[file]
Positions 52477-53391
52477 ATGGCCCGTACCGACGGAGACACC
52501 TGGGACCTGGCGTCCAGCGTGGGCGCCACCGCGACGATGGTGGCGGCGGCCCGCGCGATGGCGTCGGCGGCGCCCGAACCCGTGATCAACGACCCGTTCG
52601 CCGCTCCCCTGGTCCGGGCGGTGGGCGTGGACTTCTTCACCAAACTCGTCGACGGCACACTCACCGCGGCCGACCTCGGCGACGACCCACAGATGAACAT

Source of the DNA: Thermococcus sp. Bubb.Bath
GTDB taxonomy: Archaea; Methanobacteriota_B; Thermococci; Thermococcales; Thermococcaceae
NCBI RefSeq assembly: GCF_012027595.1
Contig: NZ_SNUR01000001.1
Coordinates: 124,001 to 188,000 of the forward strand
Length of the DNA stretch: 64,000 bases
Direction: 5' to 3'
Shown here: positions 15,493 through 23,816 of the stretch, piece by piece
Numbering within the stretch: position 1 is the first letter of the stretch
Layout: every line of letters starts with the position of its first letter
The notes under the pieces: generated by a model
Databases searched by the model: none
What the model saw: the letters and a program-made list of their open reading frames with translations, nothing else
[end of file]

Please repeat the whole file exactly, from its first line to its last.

Positions 52477-53391
52477 ATGGCCCGTACCGACGGAGACACC
52501 TGGGACCTGGCGTCCAGCGTGGGCGCCACCGCGACGATGGTGGCGGCGGCCCGCGCGATGGCGTCGGCGGCGCCCGAACCCGTGATCAACGACCCGTTCG
52601 CCGCTCCCCTGGTCCGGGCGGTGGGCGTGGACTTCTTCACCAAACTCGTCGACGGCACACTCACCGCGGCCGACCTCGGCGACGACCCACAGATGAACAT

Source of the DNA: Thermococcus sp. Bubb.Bath
GTDB taxonomy: Archaea; Methanobacteriota_B; Thermococci; Thermococcales; Thermococcaceae
NCBI RefSeq assembly: GCF_012027595.1
Contig: NZ_SNUR01000001.1
Coordinates: 124,001 to 188,000 of the forward strand
Length of the DNA stretch: 64,000 bases
Direction: 5' to 3'
Shown here: positions 15,493 through 23,816 of the stretch, piece by piece
Numbering within the stretch: position 1 is the first letter of the stretch
Layout: every line of letters starts with the position of its first letter
The notes under the pieces: generated by a model
Databases searched by the model: none
What the model saw: the letters and a program-made list of their open reading frames with translations, nothing else